I was fast becoming sick of this place and it could all go to hell as far as I was concerned. There were other jobs to do around the world and Northern Ireland could burn in its own mire for all I cared.
It was a weird feeling to now return to a place that I had a tough time in and really had no connection with. I just felt it was a place of anger and aggression.
The drive towards Belfast became better and better with new freeways feeding us into the city. Our GPS girl was behaving nicely and giving us the proper lefts and rights till we came off the freeway and into Divis street. This was familiar territory to me but I never would have recognised an inch of it. Belfast looked great. In the nineteen year gap and the years of peace they had managed to redevelop Belfast nicely. Bright lights bathed the nightclub set as they wandered from bar to bar. Many of the big retail names were here and it looked like any other capital city.
As we drove towards our hotel we passed many a spot I remembered like the Crown pub but it all fitted into a normal city and wasn’t something from the dark side. Belfast had been reborn.
Our hotel was just past Queens University to the south of the city centre. It was only a few hundred metres from the tiny guest house I had stayed in all those years ago. We parked the Ban Bus, checked in and went to bed.
The following day I was to speak at the Stormont. This is the parliament of Northern Ireland. Luckily the talk wasn’t till one o’clock so there was time for a gentle start to the day. Getting into any parliament is a coup at any time and getting to brief MP’s is a special connection. The general assembly this wasn’t going to be but a side briefing in the media conference room was still good. Amnesty had pulled off another good connection.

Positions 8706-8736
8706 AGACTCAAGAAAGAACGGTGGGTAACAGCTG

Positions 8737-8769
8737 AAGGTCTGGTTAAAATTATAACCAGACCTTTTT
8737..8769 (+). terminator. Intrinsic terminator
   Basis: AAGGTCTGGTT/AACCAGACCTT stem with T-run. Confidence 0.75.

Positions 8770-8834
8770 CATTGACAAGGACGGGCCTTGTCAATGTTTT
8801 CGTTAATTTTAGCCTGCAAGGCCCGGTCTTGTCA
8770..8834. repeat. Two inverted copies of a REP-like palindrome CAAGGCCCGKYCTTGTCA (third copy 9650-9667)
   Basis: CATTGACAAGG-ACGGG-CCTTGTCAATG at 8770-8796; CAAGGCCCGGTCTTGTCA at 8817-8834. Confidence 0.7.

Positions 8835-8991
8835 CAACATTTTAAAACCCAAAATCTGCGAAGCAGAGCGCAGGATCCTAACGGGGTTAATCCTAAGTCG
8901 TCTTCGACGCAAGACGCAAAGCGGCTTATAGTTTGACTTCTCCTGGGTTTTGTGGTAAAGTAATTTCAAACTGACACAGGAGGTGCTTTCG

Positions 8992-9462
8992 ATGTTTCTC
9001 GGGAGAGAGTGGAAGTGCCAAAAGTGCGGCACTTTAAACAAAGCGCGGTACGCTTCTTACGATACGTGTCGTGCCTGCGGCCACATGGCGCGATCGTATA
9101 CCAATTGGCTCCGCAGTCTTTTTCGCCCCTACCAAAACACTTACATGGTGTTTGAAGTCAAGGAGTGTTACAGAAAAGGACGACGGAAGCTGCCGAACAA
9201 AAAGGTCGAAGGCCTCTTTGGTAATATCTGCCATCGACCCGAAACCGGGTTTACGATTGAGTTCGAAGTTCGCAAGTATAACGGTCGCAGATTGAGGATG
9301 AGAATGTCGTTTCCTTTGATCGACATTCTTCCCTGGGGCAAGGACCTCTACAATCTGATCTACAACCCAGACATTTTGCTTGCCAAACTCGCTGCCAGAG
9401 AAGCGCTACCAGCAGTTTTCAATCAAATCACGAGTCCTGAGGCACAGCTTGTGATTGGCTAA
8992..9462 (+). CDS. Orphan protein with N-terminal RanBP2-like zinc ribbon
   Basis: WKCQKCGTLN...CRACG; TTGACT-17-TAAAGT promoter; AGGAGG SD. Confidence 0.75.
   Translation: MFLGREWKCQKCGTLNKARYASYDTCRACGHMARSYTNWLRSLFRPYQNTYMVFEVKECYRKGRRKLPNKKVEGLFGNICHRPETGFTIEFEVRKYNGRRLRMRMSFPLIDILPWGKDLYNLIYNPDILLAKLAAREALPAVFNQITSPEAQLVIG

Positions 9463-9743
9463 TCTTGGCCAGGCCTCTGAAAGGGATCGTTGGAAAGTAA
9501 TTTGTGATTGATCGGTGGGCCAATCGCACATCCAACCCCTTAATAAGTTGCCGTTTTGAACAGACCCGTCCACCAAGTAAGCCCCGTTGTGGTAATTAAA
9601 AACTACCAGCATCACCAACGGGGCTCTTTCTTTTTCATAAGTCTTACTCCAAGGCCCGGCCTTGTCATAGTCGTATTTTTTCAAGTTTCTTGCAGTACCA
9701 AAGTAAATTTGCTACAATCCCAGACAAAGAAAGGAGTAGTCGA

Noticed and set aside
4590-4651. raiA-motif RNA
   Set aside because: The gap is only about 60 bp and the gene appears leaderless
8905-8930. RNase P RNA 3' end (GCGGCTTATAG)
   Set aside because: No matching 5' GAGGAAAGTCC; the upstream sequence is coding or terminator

It wasn’t a huge crowd by any means but we had a representative from all the main parties. They had each been sent to gain the information we had to spread then feed it back to their parties.
Like most politicians they are in the business of governance and not overly concerned with details. They take a broad view of any topic then move on. It was my job to hopefully batter them out of their complacency. I knew it was to be short so it had to be sharp. I started firing information at them in a fast an aggressive way. So far so good and as I got to talking about the victims of cluster bombs I could see it was beginning to hit a chord with them. These could be their children.
I got to the end with only one MP leaving just before the end but I’d had a good talk to him before I began so that was not too bad. The rest had some surprisingly good substantial questions then the place was empty. We wandered the back corridor’s of the Stormont and as we were waiting for Mette to take a pit stop the doors at the end opened and none other than the Reverend Ian Paisley walked with his minders. I thought this was a good time to try and button hole him for a talk about clusters.
He ambled down the corridor flanked by his minders and I got eye contact with him. His head went back down and they pressed on by. The minders had that very definite look of not now, we won’t let you to him.